Reviewed By Jara Jones
What happens when a prosperous interfaith televangelist receives a mysterious letter and invites God as a guest on his television show? Will stark, unsettling confessions be revealed? With a man like Dr. Thomas Isaac Rehan, what drives him to embrace the possibility of an unknown man to perhaps be the Lord made corporeal? How will this satire of prosperity theology (the belief that faith is made tangible through financial contributions) upend our beliefs?
It appears this play was commissioned with the intent that this “controversial, funny, and philosophical” work would result in “shouting matches to begin after performances”. Unfortunately, the work falls flat in attempting to be risky, to be a source of unexpected humor, or to emerge as a nascent topic for discussion. The production feels like a period piece in retrospect; it would be a daring, satirical production forty or fifty years ago. For example, Charles Farah Jr’s rebuttal to the actions of his former employer, Oral Roberts, in the influential book FROM THE PINNACLE OF THE TEMPLE– (written in 1979!) was considered a landmark tome at this time, being brave enough to give breath to the potential impurity of televangelism.
For those still reading, I want you to go and find yourself a chair right now, because what I’m about to say may cause you to lose your bearing and collapse in awe. Did you know that televangelists “may” not be the most altruistic people? Did you know that many of them pocket the money their parish gives them, spending the bulk of it on gaudy displays of wealth? Also, (and if you have a monocle, now’s the time to remove it before you become so shocked that it falls right into your steaming cup of tea) Did you know that the Bible may not be the direct word of God, but perhaps manipulated and padded over millennia by a host of self-serving men?
I know, right?
In this production, Iacovelli’s set is perfectly rendered to capture the drab earth tones of a 70’s era religious broadcasting set. Maggie Bofill as Roberta is utterly wasted. There’s so much more that could have been fleshed out for this character, the poor soul who does Dr. Rehan’s makeup and fetches his food, and yet also serves as his devoted stage manager. Why does she choose to do so much for him? Why does Dr. Rehan allow her to shoulder so many duties? How does witnessing her creator affect her? She’s little more than a prop whose suffering exists to make Dr. Rehan look even more spiritually corrupt.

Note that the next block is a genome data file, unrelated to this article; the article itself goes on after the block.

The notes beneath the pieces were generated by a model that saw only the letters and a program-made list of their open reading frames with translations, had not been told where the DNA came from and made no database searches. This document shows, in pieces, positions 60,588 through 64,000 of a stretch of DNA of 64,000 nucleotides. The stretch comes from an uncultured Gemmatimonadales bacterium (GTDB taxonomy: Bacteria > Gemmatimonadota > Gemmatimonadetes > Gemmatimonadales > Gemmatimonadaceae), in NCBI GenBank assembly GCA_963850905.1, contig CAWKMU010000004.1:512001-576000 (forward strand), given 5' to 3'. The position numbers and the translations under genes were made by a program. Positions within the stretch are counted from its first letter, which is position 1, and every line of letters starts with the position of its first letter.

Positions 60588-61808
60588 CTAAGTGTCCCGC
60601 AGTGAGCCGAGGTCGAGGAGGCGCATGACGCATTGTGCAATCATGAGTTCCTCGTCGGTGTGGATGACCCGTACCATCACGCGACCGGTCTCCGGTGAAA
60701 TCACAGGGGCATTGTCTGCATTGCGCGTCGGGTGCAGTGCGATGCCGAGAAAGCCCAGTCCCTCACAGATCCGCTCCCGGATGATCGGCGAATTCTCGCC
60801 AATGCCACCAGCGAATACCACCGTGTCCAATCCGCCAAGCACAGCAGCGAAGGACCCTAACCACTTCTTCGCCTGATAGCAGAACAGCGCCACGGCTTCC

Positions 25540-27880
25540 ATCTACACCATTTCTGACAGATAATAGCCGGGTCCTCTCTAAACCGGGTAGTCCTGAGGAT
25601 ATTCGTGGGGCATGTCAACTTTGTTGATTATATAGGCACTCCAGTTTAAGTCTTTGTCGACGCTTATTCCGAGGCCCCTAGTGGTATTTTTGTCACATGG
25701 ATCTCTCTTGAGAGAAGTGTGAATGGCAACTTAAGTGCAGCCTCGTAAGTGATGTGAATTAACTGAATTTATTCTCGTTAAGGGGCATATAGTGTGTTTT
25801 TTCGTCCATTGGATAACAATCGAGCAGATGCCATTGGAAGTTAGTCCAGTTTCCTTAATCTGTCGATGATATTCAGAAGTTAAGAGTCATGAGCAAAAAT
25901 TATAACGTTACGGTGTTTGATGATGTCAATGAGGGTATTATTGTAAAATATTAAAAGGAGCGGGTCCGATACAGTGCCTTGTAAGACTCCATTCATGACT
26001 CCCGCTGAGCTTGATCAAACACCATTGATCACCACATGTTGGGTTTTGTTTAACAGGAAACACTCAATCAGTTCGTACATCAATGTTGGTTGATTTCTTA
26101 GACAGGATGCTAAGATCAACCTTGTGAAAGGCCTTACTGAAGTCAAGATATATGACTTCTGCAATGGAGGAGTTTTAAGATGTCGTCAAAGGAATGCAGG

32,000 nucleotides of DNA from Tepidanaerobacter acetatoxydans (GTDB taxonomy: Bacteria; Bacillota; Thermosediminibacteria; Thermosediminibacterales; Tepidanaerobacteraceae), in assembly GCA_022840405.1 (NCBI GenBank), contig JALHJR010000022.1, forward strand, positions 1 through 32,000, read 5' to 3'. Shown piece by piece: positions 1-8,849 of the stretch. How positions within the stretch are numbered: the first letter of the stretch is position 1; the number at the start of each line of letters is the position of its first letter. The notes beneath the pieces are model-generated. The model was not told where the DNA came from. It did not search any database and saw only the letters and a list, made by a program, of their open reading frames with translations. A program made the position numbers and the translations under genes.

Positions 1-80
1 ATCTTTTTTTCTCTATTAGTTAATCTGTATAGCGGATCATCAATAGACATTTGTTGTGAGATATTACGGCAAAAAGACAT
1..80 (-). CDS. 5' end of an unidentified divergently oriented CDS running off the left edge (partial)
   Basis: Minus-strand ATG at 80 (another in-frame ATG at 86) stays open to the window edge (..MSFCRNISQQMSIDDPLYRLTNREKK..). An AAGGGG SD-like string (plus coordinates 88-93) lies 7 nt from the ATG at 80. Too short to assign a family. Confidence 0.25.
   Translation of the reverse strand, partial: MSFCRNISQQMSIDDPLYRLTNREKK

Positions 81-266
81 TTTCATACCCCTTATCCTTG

There are few revelations and surprises. The internal logic of the play refuses to adhere by its own rules. Why can God in one moment claim they have no control over the weather or human nature, but then be able to wield power enough to paralyze Dr. Rehan and force him to quote scripture for their petty entertainment? Why is the choice made to make Dr. Rehan Satan disguised on Earth (rather than just a mortal descended from God’s original blueprint? Wouldn’t that make for a stronger, more complex assessment of brutal humanity confronted by their Creator?) Would the Devil be so reckless to invite his greatest foe on live television to reveal his secret and usurp his power over God’s ignored works? And since he’s the Devil, why would God’s discourse on a more altruistic and hands-off approach to his creations surprise and astonish him? He’s known God’s true mind , God’s definitive opinions since the world was made. Theses questions leave us baffled and detract from the impact of the play.
Unfortunately, God, played by Lou Liberatore, is disappointing, not due to a lack of talent, that is clear, but due to his inability to memorize his lines. His frequent need to call for line takes us completely out of the world of the play. If the show must really go on, one must wonder why Liberatore did not just simply ad lib until he found his footing and continued on. It’s not like we would have known any better. To be fair, there was a large amount of dialogue for Liberatore to cope with but c’est la vie. One can only hope that this otherwise fine actor will resolve this issue in future performances.
Yet, the show has potential, especially with the stunning performance put forth by Christoher Sutton, who literally speaks for almost ten minutes at the opening and to his credit, we never lose interest. Go to this show to watch Sutton. Get yourself a lesson on how to take any script and squeeze any possible bit of humanity into it. Sutton as Dr. Rehan is so damn charismatic and gentle, with every word he speaks feeling measured and alive. There’s such an earnest lightness to Sutton’s work that for a while the other troubling issues of the production faded into the background. Sutton is alone worth the price of admission.
God Shows Up is produced by Eric Krebs and runs until February 21st at The Playroom Theater (151 West 46th St, 8th Floor)